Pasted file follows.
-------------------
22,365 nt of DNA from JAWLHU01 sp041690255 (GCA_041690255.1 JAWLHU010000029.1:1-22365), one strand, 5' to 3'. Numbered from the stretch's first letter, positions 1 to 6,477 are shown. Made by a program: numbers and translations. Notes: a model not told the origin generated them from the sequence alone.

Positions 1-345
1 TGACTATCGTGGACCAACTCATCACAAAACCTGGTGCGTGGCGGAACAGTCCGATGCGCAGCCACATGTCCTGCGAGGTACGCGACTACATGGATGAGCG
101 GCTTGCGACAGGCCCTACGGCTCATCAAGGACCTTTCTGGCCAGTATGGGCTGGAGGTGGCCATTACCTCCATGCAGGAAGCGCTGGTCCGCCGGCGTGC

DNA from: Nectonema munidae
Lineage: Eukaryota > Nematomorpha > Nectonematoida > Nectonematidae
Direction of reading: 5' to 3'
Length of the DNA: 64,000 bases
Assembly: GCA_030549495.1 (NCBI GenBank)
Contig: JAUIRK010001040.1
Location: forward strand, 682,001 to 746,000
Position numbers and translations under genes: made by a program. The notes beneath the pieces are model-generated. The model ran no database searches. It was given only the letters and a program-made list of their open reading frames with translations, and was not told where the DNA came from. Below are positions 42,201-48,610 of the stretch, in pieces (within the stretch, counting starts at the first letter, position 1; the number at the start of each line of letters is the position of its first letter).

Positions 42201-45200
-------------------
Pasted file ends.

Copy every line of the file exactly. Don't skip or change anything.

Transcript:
22,365 nt of DNA from JAWLHU01 sp041690255 (GCA_041690255.1 JAWLHU010000029.1:1-22365), one strand, 5' to 3'. Numbered from the stretch's first letter, positions 1 to 6,477 are shown. Made by a program: numbers and translations. Notes: a model not told the origin generated them from the sequence alone.

Positions 1-345
1 TGACTATCGTGGACCAACTCATCACAAAACCTGGTGCGTGGCGGAACAGTCCGATGCGCAGCCACATGTCCTGCGAGGTACGCGACTACATGGATGAGCG
101 GCTTGCGACAGGCCCTACGGCTCATCAAGGACCTTTCTGGCCAGTATGGGCTGGAGGTGGCCATTACCTCCATGCAGGAAGCGCTGGTCCGCCGGCGTGC

DNA from: Nectonema munidae
Lineage: Eukaryota > Nematomorpha > Nectonematoida > Nectonematidae
Direction of reading: 5' to 3'
Length of the DNA: 64,000 bases
Assembly: GCA_030549495.1 (NCBI GenBank)
Contig: JAUIRK010001040.1
Location: forward strand, 682,001 to 746,000
Position numbers and translations under genes: made by a program. The notes beneath the pieces are model-generated. The model ran no database searches. It was given only the letters and a program-made list of their open reading frames with translations, and was not told where the DNA came from. Below are positions 42,201-48,610 of the stretch, in pieces (within the stretch, counting starts at the first letter, position 1; the number at the start of each line of letters is the position of its first letter).

Positions 42201-45200